As we’re nearing the end of September, Kelly Chung, Investment Director and Head of Multi-Assets at Value Partners Group in Hong Kong has been reflecting on how different asset classes have performed in China over the previous month, and she’s asked me to share her latest insights with you.
So, I’ve included a short article from Kelly below. Please feel free to use this information as you see fit, and if you have any questions or would like to have a conversation with Kelly – just let me know.
Multi-Asset Perspective – Sep 2023
Value Partners investment director and head of Multi-Asset, Kelly Chung, shares her latest insights on different asset classes. In China, there has been significant policy support in the past weeks in the property and financial sectors. She believes the Chinese economy is finding its bottom and expects the recovery will pick up steam in the fourth quarter. With attractive valuations, Chinese equities are also expected to be near their bottom.
Meanwhile, within the fixed income front, Asia investment grade bonds continued to attract inflows due to their attractive yield, while sentiment is improving toward the region’s high yield space.
Source: J.P. Morgan, MSCI, Morningstar, Data as of 31 August 2023
China/Hong Kong equities
The Jackson Hole symposium ended up being a non-event as Fed Chair Powell didn’t hint at either side of the policy direction. The market is still split between expectations that it’s already the end of the rate hike cycle or there is one more rate hike in November. Policies will heavily depend on data; thus, the US market’s direction will likely be more uncertain in the near term.
The US dollar remains very strong as the market doesn’t expect a rate cut in the US until the middle of next year, especially with Fed members hinting there is not much room for easing in 2024. Meanwhile, the Chinese renminbi continues to weaken as China eases monetary policies, limiting the upside of the Hong Kong/China equities market.
In China, there has been significant policy support in the past weeks in the property and financial sectors, including the relaxation of first-time home buyer requirements and mortgage rates in tier-1 cities and the cut in stock stamp duties. There are also targeted tax cuts to support consumption. We believe the Chinese economy is finding its bottom, evidenced by the significant pick-up in home sales in tier-1 cities in the past week following the easing. We expect the recovery will pick up steam in the fourth quarter.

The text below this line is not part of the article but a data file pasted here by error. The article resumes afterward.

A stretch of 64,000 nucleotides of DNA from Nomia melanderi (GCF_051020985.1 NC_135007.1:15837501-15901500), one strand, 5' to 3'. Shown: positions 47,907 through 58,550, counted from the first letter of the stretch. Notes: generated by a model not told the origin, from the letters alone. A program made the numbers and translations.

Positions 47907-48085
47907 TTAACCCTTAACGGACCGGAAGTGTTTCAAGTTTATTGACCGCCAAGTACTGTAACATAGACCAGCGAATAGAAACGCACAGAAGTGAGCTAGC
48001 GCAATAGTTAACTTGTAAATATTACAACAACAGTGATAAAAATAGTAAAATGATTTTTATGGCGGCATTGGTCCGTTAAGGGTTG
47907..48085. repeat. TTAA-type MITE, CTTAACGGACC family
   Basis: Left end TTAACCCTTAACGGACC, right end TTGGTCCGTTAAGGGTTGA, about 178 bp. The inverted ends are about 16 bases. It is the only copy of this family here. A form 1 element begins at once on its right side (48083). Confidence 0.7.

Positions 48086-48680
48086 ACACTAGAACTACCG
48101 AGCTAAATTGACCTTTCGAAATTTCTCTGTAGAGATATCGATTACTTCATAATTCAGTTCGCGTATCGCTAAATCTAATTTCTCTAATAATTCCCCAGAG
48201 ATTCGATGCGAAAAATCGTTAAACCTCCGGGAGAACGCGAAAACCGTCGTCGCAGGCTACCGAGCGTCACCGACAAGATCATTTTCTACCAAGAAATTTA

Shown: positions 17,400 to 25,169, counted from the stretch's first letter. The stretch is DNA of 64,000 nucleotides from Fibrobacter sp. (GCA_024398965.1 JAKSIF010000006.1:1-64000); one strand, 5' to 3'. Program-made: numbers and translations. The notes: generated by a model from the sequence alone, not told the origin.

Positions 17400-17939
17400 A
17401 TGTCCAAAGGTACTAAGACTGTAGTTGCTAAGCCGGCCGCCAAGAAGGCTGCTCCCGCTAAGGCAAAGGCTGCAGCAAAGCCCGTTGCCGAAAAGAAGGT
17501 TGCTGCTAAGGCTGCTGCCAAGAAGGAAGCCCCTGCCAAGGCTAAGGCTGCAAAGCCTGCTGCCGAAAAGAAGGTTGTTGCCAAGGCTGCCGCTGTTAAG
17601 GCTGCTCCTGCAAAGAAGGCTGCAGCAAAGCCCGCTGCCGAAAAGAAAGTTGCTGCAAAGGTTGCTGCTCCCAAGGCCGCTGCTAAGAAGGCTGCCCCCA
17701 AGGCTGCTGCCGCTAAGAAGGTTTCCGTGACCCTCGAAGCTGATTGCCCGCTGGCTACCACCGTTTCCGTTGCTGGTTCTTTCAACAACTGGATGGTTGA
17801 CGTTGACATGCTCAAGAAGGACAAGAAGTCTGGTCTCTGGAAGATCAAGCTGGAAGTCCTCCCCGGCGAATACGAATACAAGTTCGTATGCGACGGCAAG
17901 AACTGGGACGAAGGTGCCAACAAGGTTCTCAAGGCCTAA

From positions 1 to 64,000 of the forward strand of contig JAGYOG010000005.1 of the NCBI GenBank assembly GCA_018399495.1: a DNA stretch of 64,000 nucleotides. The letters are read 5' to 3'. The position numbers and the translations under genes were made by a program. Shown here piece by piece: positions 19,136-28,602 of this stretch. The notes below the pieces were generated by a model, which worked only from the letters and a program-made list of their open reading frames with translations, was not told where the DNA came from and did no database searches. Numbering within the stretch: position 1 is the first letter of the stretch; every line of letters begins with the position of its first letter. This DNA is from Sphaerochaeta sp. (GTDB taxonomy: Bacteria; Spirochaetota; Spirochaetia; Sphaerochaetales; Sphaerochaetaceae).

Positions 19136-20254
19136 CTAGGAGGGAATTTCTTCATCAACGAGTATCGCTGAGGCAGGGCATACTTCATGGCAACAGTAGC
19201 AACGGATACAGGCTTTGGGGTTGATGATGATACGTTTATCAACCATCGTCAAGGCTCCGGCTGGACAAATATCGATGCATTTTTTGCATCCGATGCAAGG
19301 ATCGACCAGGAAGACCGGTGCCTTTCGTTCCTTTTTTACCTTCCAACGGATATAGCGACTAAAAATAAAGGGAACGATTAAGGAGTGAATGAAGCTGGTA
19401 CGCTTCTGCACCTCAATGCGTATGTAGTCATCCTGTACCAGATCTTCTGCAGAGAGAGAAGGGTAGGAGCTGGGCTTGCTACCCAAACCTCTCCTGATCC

The put/call ratio has also decreased significantly in the past week, and with attractive valuations, we believe the stock market is also nearing its bottom.
China A-shares registered record Northbound outflows in August since March 2020 as foreign investors unwinded their positions that they built in July. The weakening renminbi also continued to dampen foreign investor confidence.
However, sentiment is bottoming and should gradually pick up on the back of the stronger-than-expected policy support from the government and officials’ strong messages about relaxing the property market.
Asia ex-Japan equities
As energy and food prices have increased recently, along with an uptick in wage growth in the US, concerns over high inflation are, again, rising. The US dollar has also strengthened, which may dampen sentiment toward Asian equities.
That said, Southeast Asia will likely benefit from the pick-up in oil, coal, and food prices.
Emerging market ex-Asia equities
The higher oil prices due to OPEC+/Russia’s extended cuts to oil production and the bottoming of base metal prices benefit emerging market ex-Asian equities.
However, the tightening in global liquidity, given the higher treasury yields, has made investors more cautious in the near term.
The surprisingly weak Japanese yen provided a tailwind to Japanese equities after some profit-taking in early August. There is a wider expectation that the Bank of Japan (BOJ) will maintain its easy monetary policy in the near future.
However, rising inflation and wages continue to put pressure on the BOJ’s commitment to its yield curve control policy. Any changes the central bank makes in the October meeting will likely surprise the market significantly.
On the other hand, Japanese earnings have continued to beat expectations with improving ROEs and margins. Dividends and share buybacks have also increased, which are also positive for the market.
Asia investment grade bonds
Asia investment grade bonds continued to attract inflows due to their attractive yield level of an average of more than 6%. Credit spreads keep tightening as new supply remains tight. With expectations that the rate hike cycle is coming to an end, treasury yields have stabilized.
Asia high yield bonds
With more support measures in the property sector, China high yield bonds have rebounded and stabilized after the significant correction earlier. With improving fundamentals, other Asia high yield bonds performed well, including Macau and Southeast Asian bonds.
However, China high yield property developers are still under significant liquidity stress, and any events of default could impact sentiment.
Emerging market debt
The pick-up in commodity prices supported emerging markets. However, the narrower spread between EM bonds and US credit has caused the market to become less attractive.
Momentum is getting weaker as the short-end Treasury yield is very attractive.
But with the rate hike peaking, the price of gold will remain supported. The asset class also remains a good hedge against heightened geopolitical risks.
A multi-asset strategy offers lower volatility compared to traditional single-asset or balanced portfolios. However, the correlation between risk assets, such as equities, credits, and commodities, has recently increased dramatically. In an uncertain environment with low yields, income becomes an essential source of return for investors.